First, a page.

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Weigh Less: Mary Holroyd

The story of how Mary Holroyd built the Weigh-Less empire is as much a story about heart as it is about having a business head.

Juliet Pitman

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Mary Holroyd of Weigh Less

One of the first things you notice about Mary Holroyd is her size. She’s absolutely tiny. Sitting in the waiting room of her Johannesburg office, I’m taken by surprise when this diminutive woman smiles and puts out her hand to me, apologising for keeping me waiting. I was expecting someone larger.

Someone shoulder-padded. A powerhouse of a businesswoman. After all, this is someone who won IMM Marketing Man of the Year. I expected to be intimidated. So, I’m ready to get down to business immediately and uncover the nitty-gritty details of what it’s taken to build the 32-year-old Weigh-Less empire. I have a list of questions to get through.

But Holroyd isn’t playing along. She laughs and talks about her UK childhood and Irish family. She asks about my family. I deflect her questions, steering her deftly (or so I think) back to the hard-nosed stuff of business. But it doesn’t work, and eventually I give in and let the conversation flow.

As I listen to her talking, it slowly dawns on me that what I’m seeing is the story of Weigh-Less. The secret to Holroyd’s success lies in precisely what she’s doing with me right now. Talking, listening, empathising – she’s totally, 100% engaged. And I realise that yes, Weigh-Less is a business empire and yes, Holroyd is a businesswoman of some merit, but that the essence of the company doesn’t lie in the answer to a question about strategy or systems or overcoming cash-flow challenges.

It lies in the fact that Holroyd has created something few entrepreneurs manage. She’s taken her unique personality – that intangible, slippery, hard-to-quantify thing that drew people to her initially and made her first Weigh-Less slimming groups so successful – and managed to replicate it throughout a business that employs over 1 300 field staff and holds over 2 900 meetings a month.

The reason this is relevant is because the ‘product’ Weigh-Less sells is not a diet plan or even the recipe to a healthy lifestyle. It’s not a magazine or a range of food products (although the company has both of these). What Weigh-Less sells is a sense of belonging.

It’s a club and no one understands this better than Holroyd. “As a former fat person, I will never forget what it was like to go to a slimming club for the first time. I will never forget how much I wanted to be accepted. And I never let my group leaders forget it either,” she says.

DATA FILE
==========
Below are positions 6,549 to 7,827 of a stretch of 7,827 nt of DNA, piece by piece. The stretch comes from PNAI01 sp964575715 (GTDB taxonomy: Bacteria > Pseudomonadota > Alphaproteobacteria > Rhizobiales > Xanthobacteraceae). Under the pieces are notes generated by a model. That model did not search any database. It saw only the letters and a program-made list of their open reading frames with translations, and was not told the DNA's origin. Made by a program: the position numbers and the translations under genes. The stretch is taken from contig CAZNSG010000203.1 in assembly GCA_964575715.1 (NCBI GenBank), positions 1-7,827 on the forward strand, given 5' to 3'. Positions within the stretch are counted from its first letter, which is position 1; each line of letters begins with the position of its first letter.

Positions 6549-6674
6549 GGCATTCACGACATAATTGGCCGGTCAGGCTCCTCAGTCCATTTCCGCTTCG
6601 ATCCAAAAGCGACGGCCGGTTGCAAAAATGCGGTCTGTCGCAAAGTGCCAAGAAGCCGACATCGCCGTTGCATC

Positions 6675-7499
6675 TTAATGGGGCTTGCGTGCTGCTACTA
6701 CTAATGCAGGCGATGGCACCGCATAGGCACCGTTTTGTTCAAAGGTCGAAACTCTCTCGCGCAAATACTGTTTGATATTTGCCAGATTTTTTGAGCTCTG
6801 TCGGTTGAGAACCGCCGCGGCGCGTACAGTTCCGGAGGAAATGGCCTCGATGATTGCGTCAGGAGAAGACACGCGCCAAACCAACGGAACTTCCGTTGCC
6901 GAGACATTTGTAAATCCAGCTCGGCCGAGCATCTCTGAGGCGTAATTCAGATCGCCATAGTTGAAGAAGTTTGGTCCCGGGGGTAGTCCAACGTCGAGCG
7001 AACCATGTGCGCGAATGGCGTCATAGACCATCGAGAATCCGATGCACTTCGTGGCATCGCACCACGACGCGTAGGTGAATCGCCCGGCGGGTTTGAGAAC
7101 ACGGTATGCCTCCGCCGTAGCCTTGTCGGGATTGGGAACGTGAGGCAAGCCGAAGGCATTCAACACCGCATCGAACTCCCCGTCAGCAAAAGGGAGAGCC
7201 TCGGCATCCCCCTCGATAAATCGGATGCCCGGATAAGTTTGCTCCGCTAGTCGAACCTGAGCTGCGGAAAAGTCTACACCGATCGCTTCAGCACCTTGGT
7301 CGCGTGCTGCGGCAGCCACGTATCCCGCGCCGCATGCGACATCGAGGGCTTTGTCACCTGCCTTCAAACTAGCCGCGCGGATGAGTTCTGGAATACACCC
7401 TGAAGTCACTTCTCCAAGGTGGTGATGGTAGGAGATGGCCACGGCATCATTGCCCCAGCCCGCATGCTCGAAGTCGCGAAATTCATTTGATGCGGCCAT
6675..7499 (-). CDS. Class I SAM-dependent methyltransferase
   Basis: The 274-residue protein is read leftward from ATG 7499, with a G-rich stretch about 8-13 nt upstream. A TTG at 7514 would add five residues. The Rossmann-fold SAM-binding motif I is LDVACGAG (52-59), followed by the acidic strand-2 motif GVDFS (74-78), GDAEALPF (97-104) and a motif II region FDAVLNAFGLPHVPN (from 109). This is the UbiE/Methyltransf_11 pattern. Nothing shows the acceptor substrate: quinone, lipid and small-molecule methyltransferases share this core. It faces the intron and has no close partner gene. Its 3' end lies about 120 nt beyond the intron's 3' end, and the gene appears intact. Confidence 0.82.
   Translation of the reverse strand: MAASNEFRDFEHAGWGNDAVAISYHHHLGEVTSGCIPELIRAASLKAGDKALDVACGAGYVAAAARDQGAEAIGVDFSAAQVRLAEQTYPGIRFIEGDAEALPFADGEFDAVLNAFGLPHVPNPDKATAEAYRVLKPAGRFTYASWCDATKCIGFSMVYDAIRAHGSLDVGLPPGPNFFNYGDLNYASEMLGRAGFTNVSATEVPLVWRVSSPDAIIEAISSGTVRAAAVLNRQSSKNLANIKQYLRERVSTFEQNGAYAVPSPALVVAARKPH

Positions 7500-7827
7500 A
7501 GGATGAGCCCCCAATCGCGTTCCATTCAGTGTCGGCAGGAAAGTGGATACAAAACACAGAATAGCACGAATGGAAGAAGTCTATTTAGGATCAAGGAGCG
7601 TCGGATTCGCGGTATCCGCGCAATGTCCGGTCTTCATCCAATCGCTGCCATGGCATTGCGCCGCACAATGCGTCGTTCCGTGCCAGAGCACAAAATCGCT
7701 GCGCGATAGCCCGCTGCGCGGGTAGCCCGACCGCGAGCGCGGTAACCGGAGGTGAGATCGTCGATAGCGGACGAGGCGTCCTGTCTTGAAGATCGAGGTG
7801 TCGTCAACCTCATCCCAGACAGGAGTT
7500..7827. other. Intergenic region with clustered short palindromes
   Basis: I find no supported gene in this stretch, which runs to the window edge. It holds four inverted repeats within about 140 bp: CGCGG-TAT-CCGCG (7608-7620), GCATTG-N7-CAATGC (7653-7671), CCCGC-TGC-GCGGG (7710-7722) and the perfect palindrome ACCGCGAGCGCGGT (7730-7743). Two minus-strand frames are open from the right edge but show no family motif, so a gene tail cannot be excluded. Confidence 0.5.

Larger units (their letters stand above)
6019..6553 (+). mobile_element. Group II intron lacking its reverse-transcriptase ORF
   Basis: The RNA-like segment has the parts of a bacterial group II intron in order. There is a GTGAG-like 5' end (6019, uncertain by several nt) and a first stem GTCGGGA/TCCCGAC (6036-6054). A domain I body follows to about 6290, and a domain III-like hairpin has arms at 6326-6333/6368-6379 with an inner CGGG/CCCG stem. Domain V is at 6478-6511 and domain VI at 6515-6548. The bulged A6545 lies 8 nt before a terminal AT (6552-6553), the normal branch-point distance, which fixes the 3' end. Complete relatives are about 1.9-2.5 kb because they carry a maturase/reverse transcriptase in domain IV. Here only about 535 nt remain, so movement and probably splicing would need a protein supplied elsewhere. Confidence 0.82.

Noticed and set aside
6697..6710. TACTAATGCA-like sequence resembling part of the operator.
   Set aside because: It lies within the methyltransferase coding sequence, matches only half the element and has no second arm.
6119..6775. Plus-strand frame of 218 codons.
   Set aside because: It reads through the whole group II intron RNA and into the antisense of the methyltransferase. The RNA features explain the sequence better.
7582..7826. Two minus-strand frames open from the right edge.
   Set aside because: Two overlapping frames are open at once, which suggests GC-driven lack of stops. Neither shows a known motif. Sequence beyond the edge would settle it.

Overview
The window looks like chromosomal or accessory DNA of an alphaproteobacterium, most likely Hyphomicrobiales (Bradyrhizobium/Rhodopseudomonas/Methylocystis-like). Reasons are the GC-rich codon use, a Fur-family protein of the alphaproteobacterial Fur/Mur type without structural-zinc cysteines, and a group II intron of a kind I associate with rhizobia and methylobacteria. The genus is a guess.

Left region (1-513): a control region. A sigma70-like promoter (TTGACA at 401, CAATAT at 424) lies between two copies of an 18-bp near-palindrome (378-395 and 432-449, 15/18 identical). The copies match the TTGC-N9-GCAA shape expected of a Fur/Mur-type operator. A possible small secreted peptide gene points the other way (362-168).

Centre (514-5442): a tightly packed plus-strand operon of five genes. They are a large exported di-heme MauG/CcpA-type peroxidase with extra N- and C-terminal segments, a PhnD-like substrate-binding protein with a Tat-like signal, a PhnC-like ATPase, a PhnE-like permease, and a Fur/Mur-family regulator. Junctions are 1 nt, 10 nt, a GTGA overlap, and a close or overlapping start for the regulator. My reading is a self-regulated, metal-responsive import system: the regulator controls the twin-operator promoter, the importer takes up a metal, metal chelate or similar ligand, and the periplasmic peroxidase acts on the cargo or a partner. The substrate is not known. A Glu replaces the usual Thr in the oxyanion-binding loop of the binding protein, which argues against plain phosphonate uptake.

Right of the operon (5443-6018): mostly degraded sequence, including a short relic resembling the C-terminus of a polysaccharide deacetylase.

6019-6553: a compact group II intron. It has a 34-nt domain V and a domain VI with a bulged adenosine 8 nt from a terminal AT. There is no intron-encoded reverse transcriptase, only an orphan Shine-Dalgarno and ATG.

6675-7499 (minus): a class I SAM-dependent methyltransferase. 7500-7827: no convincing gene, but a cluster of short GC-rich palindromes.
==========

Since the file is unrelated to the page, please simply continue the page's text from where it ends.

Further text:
Holroyd started her first few groups in Durban in 1975 with just a bathroom scale and R10 to pay for printing and advertising. She ran the early groups herself and says that doing so was driven more by the need to be accepted as a foreigner into the local community than by any thought of starting a business.

But the fact remained that she was good at what she did and word spread about “Mary’s groups”, as the locals termed them. She took on more and more members but running every single group was never a realistic option. So when the company grew, she needed to hand over new groups to new leaders.

And what better people to sell the Weigh-Less journey than those who have travelled it? Every group leader is a former Weigh-Less member. As Holroyd explains, this makes them uniquely qualified to lead other people through the Weigh-Less experience: “Being a former group member means they understand the experience from the member’s point of view.

They know what it feels like to be a member and to want to lose weight. They know what it feels like to have a group leader who empathises with them and encourages them. They know how good it feels to belong to that group. And because of all these things, they know how to replicate that experience for others.”

It’s a simple concept, harnessing the immense power inherent in what is essentially referral marketing. But in 1975, when Holroyd implemented this ‘strategy’, the term hadn’t even been coined. “I’m just a housewife and I did what made sense,” she says. “Okay, I eventually did my MBA, but that was at 50 and I left school at 15.